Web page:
The company is allowed by way of shareholders' resolution to exclude the defaulting shareholder or to limit its rights, such as the right to profits, pre-emptive rights to new issuance, rights to distribution of assets after liquidation, etc.

(v) Shareholders who fail to duly perform their capital contribution obligation cannot use limitation of action as a defence in a lawsuit.

4. Unlawful capital withdrawal

Interpretation III specifies certain circumstances that constitute fraudulent withdrawal of contributed capital. They include:

(i) transferring funds out of the company by creating false debts and credit relationships or through related party transactions;

(ii) increasing profits via fraudulent financial reporting and distributing said profits;

(iii) transferring company funds after capital contribution verification; and

(iv) withdrawing capital in other ways without following legitimate procedures.

As to the consequences, the withdrawing shareholder must compensate the company and the company's creditors for all losses and damages incurred due to the capital withdrawal. Further, any shareholders, directors, senior management personnel or actual controlling persons who assist a shareholder in withdrawing its capital contribution are jointly liable. Lenders of capital to a shareholder are also jointly liable if they have agreed that the capital will be withdrawn after being verified to compensate such lender and the shareholder cannot make up the difference created by the withdrawal.

5. Acknowledgement of the concept of nominal shareholder

Interpretation III clarifies the legal interests of nominal shareholders and actual contributors. In general, a contract between a nominal shareholder and an actual contributor will be respected by the court when clarifying their respective legal interests.

If the actual contributor requests a change to the registered shareholder, the issue of a capital contribution certificate, to be recorded as a shareholder of the company, to be recorded in the Articles of Association and filed with the competent Administration for Industry and Commerce, he must obtain the consent of more than half the shareholders excluding the nominal shareholder.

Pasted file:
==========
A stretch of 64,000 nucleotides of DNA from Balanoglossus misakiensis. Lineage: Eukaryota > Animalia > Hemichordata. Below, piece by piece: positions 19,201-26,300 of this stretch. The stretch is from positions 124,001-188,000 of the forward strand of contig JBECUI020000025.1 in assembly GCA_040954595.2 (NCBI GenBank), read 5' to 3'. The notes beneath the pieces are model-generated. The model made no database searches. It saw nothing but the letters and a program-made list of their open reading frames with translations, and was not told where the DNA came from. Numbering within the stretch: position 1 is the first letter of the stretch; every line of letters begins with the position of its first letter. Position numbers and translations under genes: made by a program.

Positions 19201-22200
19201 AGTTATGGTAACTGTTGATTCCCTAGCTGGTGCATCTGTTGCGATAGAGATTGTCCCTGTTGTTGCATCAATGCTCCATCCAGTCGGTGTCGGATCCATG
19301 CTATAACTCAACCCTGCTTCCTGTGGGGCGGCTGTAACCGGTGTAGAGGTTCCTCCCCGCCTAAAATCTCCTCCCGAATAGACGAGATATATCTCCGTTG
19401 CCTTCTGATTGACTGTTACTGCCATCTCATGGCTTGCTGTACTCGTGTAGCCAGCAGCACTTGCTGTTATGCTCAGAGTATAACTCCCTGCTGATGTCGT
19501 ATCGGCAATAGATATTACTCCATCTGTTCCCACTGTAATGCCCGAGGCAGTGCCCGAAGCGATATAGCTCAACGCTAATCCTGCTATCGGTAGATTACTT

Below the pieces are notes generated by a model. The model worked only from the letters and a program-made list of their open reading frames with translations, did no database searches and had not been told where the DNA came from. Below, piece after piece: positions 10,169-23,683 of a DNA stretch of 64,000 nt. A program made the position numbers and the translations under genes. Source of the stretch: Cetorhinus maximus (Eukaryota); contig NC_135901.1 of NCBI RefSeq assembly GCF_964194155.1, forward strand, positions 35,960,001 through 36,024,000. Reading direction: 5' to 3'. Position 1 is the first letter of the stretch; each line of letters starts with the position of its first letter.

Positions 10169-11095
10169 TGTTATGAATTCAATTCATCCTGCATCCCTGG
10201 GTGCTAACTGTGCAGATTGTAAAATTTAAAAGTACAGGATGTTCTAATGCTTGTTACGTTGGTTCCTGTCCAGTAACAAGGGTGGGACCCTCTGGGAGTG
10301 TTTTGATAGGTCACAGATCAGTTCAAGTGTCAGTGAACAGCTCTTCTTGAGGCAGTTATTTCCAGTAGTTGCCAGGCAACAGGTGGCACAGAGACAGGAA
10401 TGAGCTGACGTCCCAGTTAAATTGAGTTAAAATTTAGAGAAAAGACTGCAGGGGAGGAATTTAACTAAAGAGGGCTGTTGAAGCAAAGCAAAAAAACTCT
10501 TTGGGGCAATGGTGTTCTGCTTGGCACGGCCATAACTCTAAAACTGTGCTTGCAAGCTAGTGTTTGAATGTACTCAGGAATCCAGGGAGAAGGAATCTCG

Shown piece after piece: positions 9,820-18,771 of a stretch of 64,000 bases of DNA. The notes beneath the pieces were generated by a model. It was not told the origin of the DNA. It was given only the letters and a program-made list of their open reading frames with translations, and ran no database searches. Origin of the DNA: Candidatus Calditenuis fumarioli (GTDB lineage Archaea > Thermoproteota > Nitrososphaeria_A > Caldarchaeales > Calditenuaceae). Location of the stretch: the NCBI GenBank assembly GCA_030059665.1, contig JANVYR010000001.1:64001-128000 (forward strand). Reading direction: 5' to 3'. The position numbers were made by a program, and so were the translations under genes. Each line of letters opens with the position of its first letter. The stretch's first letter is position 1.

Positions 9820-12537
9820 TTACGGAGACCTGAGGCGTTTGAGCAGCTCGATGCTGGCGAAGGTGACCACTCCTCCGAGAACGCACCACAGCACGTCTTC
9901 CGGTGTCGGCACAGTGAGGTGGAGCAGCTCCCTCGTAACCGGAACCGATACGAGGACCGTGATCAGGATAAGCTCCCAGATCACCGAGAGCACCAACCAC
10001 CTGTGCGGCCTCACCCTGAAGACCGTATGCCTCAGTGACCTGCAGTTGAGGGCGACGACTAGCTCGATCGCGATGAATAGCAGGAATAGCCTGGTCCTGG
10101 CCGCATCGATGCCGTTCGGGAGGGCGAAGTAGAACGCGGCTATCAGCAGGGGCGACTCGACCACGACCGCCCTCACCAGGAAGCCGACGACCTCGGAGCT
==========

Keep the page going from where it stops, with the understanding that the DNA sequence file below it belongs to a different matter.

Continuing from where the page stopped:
If the nominal shareholder directly disposes of equity interests to a bona fide third party, the court will usually support the validity of said disposal. The actual contributor may claim damages against the nominal shareholder.

With regard to FIEs, however, the Provisions on Several Issues concerning the Trial of Disputes involving Foreign-invested Enterprises of 16 August 2010 need to be considered. Any acknowledgement of nominal shareholders in FIEs is subject to the approval of the competent Authority of Commerce. It is by no means clear whether the Authority of Commerce will allow their approval system to be bypassed in favour of any nominal shareholders. Approval and registration are the basis of the FIE regime in China. Therefore, the practical relevance of Interpretation III is likely to be minor in this regard.

6. Other issues

Interpretation III also contains regulations on the consequences of failure to properly fulfil contributions in kind, improper transfer of identical equity interests to multiple parties, etc.

This article was written for Law-Now, CMS Cameron McKenna's free online information service. To register for Law-Now, please go to

Law-Now information is for general purposes and guidance only. The information and opinions expressed in all Law-Now articles are not necessarily comprehensive and do not purport to give professional or legal advice. All Law-Now information relates to circumstances prevailing at the date of its original publication and may not have been updated to reflect subsequent developments.

The original publication date for this article was 28/06/2011.